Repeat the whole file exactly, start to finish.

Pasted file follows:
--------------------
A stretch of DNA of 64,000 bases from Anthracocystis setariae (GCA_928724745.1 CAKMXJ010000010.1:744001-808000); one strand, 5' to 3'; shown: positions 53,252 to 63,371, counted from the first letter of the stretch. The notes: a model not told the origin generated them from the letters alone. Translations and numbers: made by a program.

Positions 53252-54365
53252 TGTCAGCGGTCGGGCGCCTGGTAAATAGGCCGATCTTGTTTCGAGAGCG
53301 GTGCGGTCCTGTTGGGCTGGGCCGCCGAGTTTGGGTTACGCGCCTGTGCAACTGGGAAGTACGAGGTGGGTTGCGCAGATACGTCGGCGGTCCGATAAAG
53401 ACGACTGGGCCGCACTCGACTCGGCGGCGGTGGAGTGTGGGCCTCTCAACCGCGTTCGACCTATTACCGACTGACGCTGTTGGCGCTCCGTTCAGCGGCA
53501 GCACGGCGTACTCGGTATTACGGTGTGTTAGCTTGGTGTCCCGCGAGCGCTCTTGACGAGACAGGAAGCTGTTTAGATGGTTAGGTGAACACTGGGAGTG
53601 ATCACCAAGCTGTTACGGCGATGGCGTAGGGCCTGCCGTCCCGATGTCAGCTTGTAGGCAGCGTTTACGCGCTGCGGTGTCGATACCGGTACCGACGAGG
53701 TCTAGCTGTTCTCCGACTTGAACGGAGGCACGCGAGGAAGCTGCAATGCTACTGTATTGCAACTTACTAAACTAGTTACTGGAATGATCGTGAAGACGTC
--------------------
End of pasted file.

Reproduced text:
A stretch of DNA of 64,000 bases from Anthracocystis setariae (GCA_928724745.1 CAKMXJ010000010.1:744001-808000); one strand, 5' to 3'; shown: positions 53,252 to 63,371, counted from the first letter of the stretch. The notes: a model not told the origin generated them from the letters alone. Translations and numbers: made by a program.

Positions 53252-54365
53252 TGTCAGCGGTCGGGCGCCTGGTAAATAGGCCGATCTTGTTTCGAGAGCG
53301 GTGCGGTCCTGTTGGGCTGGGCCGCCGAGTTTGGGTTACGCGCCTGTGCAACTGGGAAGTACGAGGTGGGTTGCGCAGATACGTCGGCGGTCCGATAAAG
53401 ACGACTGGGCCGCACTCGACTCGGCGGCGGTGGAGTGTGGGCCTCTCAACCGCGTTCGACCTATTACCGACTGACGCTGTTGGCGCTCCGTTCAGCGGCA
53501 GCACGGCGTACTCGGTATTACGGTGTGTTAGCTTGGTGTCCCGCGAGCGCTCTTGACGAGACAGGAAGCTGTTTAGATGGTTAGGTGAACACTGGGAGTG
53601 ATCACCAAGCTGTTACGGCGATGGCGTAGGGCCTGCCGTCCCGATGTCAGCTTGTAGGCAGCGTTTACGCGCTGCGGTGTCGATACCGGTACCGACGAGG
53701 TCTAGCTGTTCTCCGACTTGAACGGAGGCACGCGAGGAAGCTGCAATGCTACTGTATTGCAACTTACTAAACTAGTTACTGGAATGATCGTGAAGACGTC